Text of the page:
• Jackson Women's Health Org. v. Currier, Civil Action No. 3:12cv436–DPJ–FKB.
    • United States
    • United States District Courts. 5th Circuit. Southern District of Mississippi
    • April 15, 2013
    ...Judge. This matter is before the Court on Plaintiffs' Second Motion for Preliminary Injunction [46]. After the Court's July 13, 2012, 878 F.Supp.2d 714 (S.D.Miss.2012), Order granting in part Plaintiffs' original Motion for Preliminary Injunction, Plaintiffs unsuccessfully exhausted all ava......
  • June Med. Servs., LLC v. Caldwell, CIVIL ACTION NO.: 3:14-cv-00525-JWD-RLB
    • United States
    • United States District Courts. 5th Circuit. Middle District of Louisiana
    • August 31, 2014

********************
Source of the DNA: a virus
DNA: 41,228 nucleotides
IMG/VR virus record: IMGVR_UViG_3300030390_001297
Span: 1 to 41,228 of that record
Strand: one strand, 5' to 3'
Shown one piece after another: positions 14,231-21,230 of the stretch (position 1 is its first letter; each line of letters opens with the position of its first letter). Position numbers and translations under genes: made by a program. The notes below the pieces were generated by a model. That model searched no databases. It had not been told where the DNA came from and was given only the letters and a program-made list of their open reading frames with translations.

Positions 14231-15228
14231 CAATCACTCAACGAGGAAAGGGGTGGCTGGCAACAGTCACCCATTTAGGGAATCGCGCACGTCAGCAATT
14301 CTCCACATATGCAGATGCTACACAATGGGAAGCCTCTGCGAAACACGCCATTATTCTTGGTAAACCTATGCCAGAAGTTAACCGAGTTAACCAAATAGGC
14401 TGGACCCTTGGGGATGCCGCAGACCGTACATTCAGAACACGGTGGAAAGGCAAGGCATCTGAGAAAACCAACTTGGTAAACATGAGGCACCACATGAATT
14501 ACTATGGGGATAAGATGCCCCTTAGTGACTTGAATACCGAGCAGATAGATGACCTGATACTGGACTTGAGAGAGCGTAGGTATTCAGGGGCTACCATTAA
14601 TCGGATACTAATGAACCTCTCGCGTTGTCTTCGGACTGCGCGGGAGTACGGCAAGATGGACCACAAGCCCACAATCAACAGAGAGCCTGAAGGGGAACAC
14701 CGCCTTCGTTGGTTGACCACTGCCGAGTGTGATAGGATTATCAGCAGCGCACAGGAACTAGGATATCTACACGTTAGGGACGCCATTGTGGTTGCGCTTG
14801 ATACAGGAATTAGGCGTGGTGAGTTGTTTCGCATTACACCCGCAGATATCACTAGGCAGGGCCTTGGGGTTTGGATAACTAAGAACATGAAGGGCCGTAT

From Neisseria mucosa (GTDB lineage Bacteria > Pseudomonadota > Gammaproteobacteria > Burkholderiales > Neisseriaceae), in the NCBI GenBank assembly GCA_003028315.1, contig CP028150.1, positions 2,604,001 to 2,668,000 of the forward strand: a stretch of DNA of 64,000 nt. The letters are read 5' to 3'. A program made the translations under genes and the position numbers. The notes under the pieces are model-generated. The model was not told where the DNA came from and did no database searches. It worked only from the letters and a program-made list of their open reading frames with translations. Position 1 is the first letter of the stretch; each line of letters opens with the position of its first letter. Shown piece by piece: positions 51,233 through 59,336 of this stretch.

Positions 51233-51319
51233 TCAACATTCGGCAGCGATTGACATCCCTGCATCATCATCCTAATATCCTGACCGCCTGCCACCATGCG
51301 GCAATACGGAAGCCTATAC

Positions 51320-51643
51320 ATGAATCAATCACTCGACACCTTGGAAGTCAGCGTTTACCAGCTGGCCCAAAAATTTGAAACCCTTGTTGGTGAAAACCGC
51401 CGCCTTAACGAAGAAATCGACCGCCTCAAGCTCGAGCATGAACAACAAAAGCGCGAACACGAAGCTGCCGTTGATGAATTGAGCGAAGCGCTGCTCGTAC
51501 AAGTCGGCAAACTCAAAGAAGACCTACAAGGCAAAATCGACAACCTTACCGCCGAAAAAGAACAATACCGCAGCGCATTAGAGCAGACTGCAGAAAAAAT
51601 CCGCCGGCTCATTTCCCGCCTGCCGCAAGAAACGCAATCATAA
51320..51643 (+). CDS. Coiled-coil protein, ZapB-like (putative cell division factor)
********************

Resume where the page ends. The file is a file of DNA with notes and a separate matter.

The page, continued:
...granting a TRO, 2012 WL 2510953 (S.D. Miss. July 1, 2012) ("Currier I"); the District Court's granting of the preliminary injunction, 878 F.Supp.2d 714 (S.D. Miss. July 12, 2012) ("Currier II"); the District Court's granting plaintiffs' second Motion for Preliminary Injunction, 940 F. Supp.......
4 cases
  • Little Rock Family Planning Servs. v. Rutledge, Case No. 4:19-cv-00449-KGB
    • United States
    • United States District Courts. 8th Circuit. United States State District Court of Eastern District of Arkansas
    • August 6, 2019
    ...the Supreme Court has not made a determination yet.(iv) Examining Mississippi LawIn Jackson Women's Health Organization v. Currier , 878 F. Supp. 2d 714 (S.D. Miss. 2012), (" Jackson II "), the district court first examined Mississippi's House Bill 1390 ("H.B. 1390") in a challenge brought ......
  • Little Rock Family Planning Servs. v. Rutledge, Case No. 4:19-cv-00449-KGB
    • United States
    • U.S. District Court — Eastern District of Arkansas
    • July 23, 2019